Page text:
President Barack Obama will hold a summit late this month in the United Nations Security Council to try to counter the surging power and strength of the Islamic terrorists that have seized parts of the Middle East this summer and other violent extremists worldwide. The summit, to convene on Sept. 25, will occur during the annual opening proceedings of the General Assembly, when the world’s heads of state meet to speak on national and global topics.
The United States is president of the council this month in the rotating seat, ostensibly enabling it to shape a coalition among the body’s 15 permanent and elected members to devise counterterrorism methods that include precise prevention and legal tools that could be internationalized in a binding resolution. The resolution could help governments deal more uniformly with other counterterrorism approaches, such as sharing information on travel flows of terrorists, said Samantha Power, the US ambassador to the UN, detailing to a packed room of UN press corps members news on the summit.
She said the meeting would draw “high-level international attention and action” to the “dangerous phenomenon of foreign terrorist fighters.”
Terrorist attacks in the last few months, particularly that of Islamic State of Iraq and Syria (ISIS), “have driven this point home, including sadly yesterday, as you all saw,” she added, referring to the beheading by ISIS of an American journalist, Steven Sotloff, on Sept. 2. Another American journalist, James Foley, was beheaded by ISIS on Aug. 19.
“We’re seeing a surge in terrorists traveling from around the globe specifically to fight in foreign conflicts,” Power said, in her official appearance to the media at the UN as president of the Security Council in September. “These fighters participate in brutal atrocities in the countries they travel to and often return home radicalized by their experiences.”
The council is unified in its disdain toward the lethal presence of ISIS in Syria and Iraq, having passed a resolution in August to sanction six individuals in the group, which has been accused of war crimes in its recent jihadist sweep across northern Iraq, killing, kidnapping and sending streams of ethnic and religious minorities fleeing from the country. The US, the Kurdish pesh merga fighters in northern Iraq and the Iraqi Shiite militias have been working in concert militarily to blunt advances by ISIS while other countries have been providing humanitarian aid.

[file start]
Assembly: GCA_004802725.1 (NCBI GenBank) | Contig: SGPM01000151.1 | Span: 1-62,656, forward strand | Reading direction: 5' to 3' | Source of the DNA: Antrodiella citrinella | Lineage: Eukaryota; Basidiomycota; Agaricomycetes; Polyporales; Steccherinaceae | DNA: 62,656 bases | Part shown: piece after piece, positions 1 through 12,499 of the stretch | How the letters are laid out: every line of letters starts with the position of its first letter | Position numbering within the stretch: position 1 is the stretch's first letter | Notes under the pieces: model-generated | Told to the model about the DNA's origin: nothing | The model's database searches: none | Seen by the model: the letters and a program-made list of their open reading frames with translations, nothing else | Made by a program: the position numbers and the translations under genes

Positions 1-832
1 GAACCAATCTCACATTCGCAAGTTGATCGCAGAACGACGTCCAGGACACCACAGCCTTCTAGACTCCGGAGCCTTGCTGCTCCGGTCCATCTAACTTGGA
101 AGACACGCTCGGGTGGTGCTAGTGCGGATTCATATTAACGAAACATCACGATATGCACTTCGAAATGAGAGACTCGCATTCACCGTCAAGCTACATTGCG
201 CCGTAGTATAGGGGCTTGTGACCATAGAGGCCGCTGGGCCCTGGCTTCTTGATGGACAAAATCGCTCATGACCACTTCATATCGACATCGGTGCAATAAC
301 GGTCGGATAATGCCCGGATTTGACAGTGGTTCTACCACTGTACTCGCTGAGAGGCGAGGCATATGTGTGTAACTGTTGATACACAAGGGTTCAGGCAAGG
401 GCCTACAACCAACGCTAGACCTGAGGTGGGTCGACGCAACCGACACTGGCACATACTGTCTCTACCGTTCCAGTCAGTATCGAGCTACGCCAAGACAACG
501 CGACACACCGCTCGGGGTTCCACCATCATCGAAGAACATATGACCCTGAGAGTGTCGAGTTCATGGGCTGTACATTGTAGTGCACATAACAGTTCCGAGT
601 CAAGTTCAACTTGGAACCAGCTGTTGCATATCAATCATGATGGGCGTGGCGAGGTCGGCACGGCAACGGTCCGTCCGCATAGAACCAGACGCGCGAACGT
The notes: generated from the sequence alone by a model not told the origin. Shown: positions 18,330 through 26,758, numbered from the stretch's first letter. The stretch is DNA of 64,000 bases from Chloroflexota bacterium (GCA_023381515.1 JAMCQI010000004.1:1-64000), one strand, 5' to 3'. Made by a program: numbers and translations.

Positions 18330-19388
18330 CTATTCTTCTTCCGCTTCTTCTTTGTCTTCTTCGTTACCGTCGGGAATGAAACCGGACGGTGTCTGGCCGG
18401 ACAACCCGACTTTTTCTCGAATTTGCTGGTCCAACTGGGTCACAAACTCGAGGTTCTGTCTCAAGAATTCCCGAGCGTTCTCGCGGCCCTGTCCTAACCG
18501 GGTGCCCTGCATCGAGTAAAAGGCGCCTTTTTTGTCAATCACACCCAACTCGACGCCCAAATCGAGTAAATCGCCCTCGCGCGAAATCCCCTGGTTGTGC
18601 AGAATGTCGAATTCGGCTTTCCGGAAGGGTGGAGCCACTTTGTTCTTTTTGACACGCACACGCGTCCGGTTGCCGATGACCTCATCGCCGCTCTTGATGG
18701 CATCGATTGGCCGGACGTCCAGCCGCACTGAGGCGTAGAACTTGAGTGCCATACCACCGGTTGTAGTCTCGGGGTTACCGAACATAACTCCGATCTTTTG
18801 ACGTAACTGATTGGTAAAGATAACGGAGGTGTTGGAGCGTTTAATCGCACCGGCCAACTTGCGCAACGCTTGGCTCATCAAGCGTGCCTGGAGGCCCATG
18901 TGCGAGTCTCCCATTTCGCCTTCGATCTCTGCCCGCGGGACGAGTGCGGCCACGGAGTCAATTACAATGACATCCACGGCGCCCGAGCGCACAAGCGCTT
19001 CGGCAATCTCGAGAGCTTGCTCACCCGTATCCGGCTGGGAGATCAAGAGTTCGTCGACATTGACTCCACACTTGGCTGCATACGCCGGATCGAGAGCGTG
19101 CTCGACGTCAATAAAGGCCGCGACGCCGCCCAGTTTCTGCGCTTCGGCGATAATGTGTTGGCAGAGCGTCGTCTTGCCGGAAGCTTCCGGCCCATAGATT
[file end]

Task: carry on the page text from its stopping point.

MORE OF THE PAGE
The council will also pay attention to Ukraine, among other urgent problems on its agenda this month, where a cease-fire has just been announced to halt the fighting between Ukrainians and pro-Russian separatists. In addition, the council will hold a debate on children in armed conflict, of which ISIS and other “nonstate actors” as well as various countries have been accused of using in their ranks. That topic will pivot on the annual report from Ban Ki-moon, the UN secretary-general. The Nigerian extremist group, Boko Haram, is listed in the report for the first time, Power said.
She noted that Obama and John Kerry, the US secretary of state, might meet with the UN press corps in September but plans were still unresolved.
Power, who for the first time in months answered questions from reporters at the UN, also said that the Security Council was continuing to discuss a more “sustainable” cease-fire between the Palestinians and Israels, and that the US thinks a council “product” could play a positive role in supporting a durable solution — referring obliquely to draft resolutions that have been circulating if not languishing in the council to cement a more permanent end to the war between the Israelis and the Palestinians.
The US, she noted in addressing a reporter’s question, remains steadfast to a two-state solution, even as Palestinians are suddenly demanding that Israel end its occupation in three years.
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Dulcie Leimbach is a co-founder, with Barbara Crossette, of PassBlue. For PassBlue and other publications, Leimbach has reported from New York and overseas from West Africa (Burkina Faso and Mali) and from Europe (Scotland, Sicily, Vienna, Budapest, Kyiv, Armenia, Iceland and The Hague). She has provided commentary on the UN for BBC World Radio, ARD German TV and Radio, NHK’s English channel, Background Briefing with Ian Masters/KPFK Radio in Los Angeles and the Foreign Press Association.
Previously, she was an editor for the Coalition for the UN Convention Against Corruption; from 2008 to 2011, she was the publications director of the United Nations Association of the USA. Before UNA, Leimbach was an editor at The New York Times for more than 20 years, editing and writing for most sections of the paper, including the Magazine, Book Review and Op-Ed. She began her reporting career in small-town papers in San Diego, Calif., and Boulder, Colo., graduating to the Rocky Mountain News in Denver and then working at The Times. Leimbach has been a fellow at the CUNY Graduate Center’s Ralph Bunche Institute for International Studies as well as at Yaddo, the artists’ colony in Saratoga Springs, N.Y.; taught news reporting at Hofstra University; and guest-lectured at the Columbia University Graduate School of Journalism and the CUNY Journalism School. She graduated from the University of Colorado and has an M.F.A. in writing from Warren Wilson College in North Carolina. She lives in Brooklyn, N.Y.